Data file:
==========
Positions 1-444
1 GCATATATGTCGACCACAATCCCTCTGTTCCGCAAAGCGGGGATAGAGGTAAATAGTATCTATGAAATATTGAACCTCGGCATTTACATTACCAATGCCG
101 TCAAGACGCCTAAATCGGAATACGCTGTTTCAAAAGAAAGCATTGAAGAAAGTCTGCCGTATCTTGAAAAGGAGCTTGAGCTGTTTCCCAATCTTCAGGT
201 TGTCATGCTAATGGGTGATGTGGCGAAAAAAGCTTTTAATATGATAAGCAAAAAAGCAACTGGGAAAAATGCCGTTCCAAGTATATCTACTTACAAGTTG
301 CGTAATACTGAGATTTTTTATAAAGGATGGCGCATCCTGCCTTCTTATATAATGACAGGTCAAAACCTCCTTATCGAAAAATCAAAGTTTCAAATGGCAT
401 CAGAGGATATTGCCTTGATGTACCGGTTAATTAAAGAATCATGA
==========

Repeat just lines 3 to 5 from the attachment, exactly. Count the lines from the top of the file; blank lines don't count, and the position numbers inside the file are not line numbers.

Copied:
101 TCAAGACGCCTAAATCGGAATACGCTGTTTCAAAAGAAAGCATTGAAGAAAGTCTGCCGTATCTTGAAAAGGAGCTTGAGCTGTTTCCCAATCTTCAGGT
201 TGTCATGCTAATGGGTGATGTGGCGAAAAAAGCTTTTAATATGATAAGCAAAAAAGCAACTGGGAAAAATGCCGTTCCAAGTATATCTACTTACAAGTTG
301 CGTAATACTGAGATTTTTTATAAAGGATGGCGCATCCTGCCTTCTTATATAATGACAGGTCAAAACCTCCTTATCGAAAAATCAAAGTTTCAAATGGCAT